Google's putting the finishing touches on a Google Now smartwatch, says WSJ

Lucky technophiles who get in on the next production round of Google Glass may soon be able to pick up a Googley wristwatch to go with it. A new report says Google is very close to producing its own Android-based smartwatch, following Samsung's roll out of the Galaxy Gear earlier in October. And unlike Samsung's multipurpose wrist rider, Google's watch will reportedly center around delivering Google Now updates.

It's not clear when Google's watch might show up, but The Wall Street Journal reports the search giant is in “late-stage development” of its wristwear. Google is currently talking to suppliers in Asia in the hopes of ramping up mass production in the coming months, the Journal said, based on discussions with “people familiar with the matter.”

The Journal's report follows an earlier story from 9to5 Google that said the company was putting the finishing touches on a smartwatch design.

Driving design

There are few details about the purported Google smartwatch beyond the claim that Google Now will play a big role in its design. The Journal says Google is focused on making a smartwatch that is more useful than current products from companies like Samsung and Sony.

Google is also reportedly focusing on providing a device with great battery life that won't need frequent charging. During our review of Samsung's Galaxy Gear we found the device fell far short of Samsung's 25-hour battery life claim.

Samsung's Galaxy Gear is purdy, but big and of limited usefulness.

Google Now would certainly be a killer feature for a smartwatch (or any wearable technology, including Glass).

Google Now is all about timely notifications that deliver information just as you need it. That's harder to do with a smartphone that sits in your pocket for a big chunk of the day. A watch, however, can quickly light up when it's time to get moving to your next appointment, calculating your departure time based on local traffic conditions. At-a-glance notifications for upcoming flights, shipments headed to your house, and even sports scores (especially on Sundays during the fall) would also make more sense on a watch.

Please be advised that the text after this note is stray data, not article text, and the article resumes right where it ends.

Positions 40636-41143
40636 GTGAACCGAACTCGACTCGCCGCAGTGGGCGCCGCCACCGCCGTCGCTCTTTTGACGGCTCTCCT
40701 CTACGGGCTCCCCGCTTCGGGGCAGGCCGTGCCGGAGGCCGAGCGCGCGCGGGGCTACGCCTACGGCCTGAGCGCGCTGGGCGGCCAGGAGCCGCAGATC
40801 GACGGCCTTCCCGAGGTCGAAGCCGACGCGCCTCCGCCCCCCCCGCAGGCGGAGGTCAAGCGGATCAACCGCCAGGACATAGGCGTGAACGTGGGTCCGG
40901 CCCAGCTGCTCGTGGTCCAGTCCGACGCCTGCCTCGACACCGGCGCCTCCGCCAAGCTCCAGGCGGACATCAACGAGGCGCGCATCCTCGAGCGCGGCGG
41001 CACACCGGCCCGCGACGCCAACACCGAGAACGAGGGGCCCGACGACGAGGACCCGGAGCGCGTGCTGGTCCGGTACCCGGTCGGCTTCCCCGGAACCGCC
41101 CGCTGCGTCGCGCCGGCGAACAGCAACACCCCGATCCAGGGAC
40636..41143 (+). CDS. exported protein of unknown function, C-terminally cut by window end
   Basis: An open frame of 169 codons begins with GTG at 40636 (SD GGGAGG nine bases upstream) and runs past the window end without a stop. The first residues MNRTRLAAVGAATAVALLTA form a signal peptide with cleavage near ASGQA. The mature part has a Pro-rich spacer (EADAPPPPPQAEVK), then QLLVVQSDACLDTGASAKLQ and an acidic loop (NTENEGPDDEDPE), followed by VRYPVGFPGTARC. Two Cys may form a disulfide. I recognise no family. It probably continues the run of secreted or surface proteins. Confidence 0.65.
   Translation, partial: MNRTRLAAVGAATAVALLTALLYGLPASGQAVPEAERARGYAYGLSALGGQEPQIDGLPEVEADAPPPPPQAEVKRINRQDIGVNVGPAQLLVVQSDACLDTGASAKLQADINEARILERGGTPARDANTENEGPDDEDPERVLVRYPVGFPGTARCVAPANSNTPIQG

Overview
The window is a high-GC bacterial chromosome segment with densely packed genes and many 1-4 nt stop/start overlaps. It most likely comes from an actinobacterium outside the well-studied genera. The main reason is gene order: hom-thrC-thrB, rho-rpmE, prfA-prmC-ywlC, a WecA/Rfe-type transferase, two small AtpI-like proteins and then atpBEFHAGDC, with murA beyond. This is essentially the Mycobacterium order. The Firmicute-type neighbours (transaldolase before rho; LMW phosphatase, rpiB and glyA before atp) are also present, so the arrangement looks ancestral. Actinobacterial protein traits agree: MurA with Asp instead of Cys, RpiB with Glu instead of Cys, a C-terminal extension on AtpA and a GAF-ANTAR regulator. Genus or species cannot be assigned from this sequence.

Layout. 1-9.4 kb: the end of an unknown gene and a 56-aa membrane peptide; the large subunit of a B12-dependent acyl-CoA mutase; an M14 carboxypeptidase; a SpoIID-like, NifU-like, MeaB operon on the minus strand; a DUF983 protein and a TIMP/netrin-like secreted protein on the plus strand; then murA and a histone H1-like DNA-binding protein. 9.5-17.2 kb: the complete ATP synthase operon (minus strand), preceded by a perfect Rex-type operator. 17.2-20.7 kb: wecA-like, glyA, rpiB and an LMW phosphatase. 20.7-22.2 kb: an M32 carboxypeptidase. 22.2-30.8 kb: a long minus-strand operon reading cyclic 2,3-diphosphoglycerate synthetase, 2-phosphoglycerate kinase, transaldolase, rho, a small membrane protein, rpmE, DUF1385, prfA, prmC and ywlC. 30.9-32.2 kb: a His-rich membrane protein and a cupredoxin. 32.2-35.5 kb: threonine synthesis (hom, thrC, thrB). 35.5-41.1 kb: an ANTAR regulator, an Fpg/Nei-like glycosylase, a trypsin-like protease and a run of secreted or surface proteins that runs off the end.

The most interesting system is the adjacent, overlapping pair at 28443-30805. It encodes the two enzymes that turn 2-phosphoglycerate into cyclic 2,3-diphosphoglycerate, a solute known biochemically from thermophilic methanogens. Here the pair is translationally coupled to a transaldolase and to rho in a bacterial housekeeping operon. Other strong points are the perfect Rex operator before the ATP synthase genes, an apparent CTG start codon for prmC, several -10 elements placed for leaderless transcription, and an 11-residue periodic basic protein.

But are people still willing to invest their money in a wristwatch? The general popularity of watches has waned in recent years as smartphones became replacements for telling time and checking the date.

Smartwatches—especially ones featuring Google Now—could give people a reason to strap a tiny gadget to their arms. Short of Apple releasing a mythical iWatch, however, it's hard to imagine smartwatches going mainstream given their relatively high cost. Samsung's Galaxy Gear, for example, will likely remain a niche product since it's as expensive as a tablet at $300—and nearly a third of the Gears that are selling at Best Buy are rumored to have been returned .

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